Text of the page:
Is the purpose of latent variable models to model causality, where the causes are not observable i.e. latent?
Are latent variables modelling causes of the observable variables?
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Or, perhaps a better answer is, "it depends on what you mean by causality".
It is presumed, in the latent factor model, that the individual items measure the latent factor; that's really the point. So, on, e.g. the MMPI, the different questions are supposed to be measuring aspects of personality, and the purpose of factor analysis is to uncover those latent factors.
But does this mean that the personality factors "cause" the answers to the question?
The answer is philosophy, not statistics.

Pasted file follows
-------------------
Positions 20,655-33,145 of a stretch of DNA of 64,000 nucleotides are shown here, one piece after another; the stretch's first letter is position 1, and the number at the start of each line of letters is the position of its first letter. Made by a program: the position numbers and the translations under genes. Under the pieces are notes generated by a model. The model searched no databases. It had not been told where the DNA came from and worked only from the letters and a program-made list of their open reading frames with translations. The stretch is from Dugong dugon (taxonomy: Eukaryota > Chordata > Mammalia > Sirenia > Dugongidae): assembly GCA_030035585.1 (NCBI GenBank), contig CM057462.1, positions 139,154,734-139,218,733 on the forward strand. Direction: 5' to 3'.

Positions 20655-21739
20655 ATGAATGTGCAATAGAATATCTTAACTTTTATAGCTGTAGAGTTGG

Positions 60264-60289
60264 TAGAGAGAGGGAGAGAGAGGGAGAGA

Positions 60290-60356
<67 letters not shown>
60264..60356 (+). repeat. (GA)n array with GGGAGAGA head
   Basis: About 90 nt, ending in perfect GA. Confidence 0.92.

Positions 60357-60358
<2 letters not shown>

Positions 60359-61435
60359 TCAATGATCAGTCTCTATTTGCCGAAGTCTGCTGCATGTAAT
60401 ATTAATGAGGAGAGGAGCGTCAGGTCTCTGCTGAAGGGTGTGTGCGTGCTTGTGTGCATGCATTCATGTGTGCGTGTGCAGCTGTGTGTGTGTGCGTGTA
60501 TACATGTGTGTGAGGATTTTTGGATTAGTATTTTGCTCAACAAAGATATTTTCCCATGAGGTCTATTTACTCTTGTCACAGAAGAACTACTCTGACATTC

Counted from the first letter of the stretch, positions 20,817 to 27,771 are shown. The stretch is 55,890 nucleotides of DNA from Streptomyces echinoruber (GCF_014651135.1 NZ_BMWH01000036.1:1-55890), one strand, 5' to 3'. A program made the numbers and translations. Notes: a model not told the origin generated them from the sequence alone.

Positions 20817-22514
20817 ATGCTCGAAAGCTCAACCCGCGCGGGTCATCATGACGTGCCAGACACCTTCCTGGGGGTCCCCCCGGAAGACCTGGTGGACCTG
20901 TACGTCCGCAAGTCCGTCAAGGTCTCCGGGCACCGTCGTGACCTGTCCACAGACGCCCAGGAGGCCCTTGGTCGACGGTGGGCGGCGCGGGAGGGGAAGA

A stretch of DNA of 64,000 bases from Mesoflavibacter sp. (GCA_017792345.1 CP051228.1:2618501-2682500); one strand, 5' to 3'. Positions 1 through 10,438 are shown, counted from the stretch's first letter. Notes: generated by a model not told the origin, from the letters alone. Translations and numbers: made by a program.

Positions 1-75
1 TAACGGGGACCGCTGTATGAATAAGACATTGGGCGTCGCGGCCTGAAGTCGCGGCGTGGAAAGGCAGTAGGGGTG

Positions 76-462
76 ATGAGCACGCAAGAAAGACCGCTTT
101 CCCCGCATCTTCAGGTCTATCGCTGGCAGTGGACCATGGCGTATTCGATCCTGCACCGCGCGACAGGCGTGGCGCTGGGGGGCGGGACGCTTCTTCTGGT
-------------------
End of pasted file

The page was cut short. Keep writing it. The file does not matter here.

(StasK's edits:) To put it differently, there is nothing magic about latent variable models that immediately let you jump to the causality conclusions. It's just an extension of regression analysis to unobserved variables, that's all. If you trust regression with observational data to draw causal conclusions, you can likewise trust latent variable models. This may be discipline-specific, as some disciplines (biostat) only accept randomized experiments as the golden standard for establishing causality, while others (education research) may be happy with something less golden and less standard.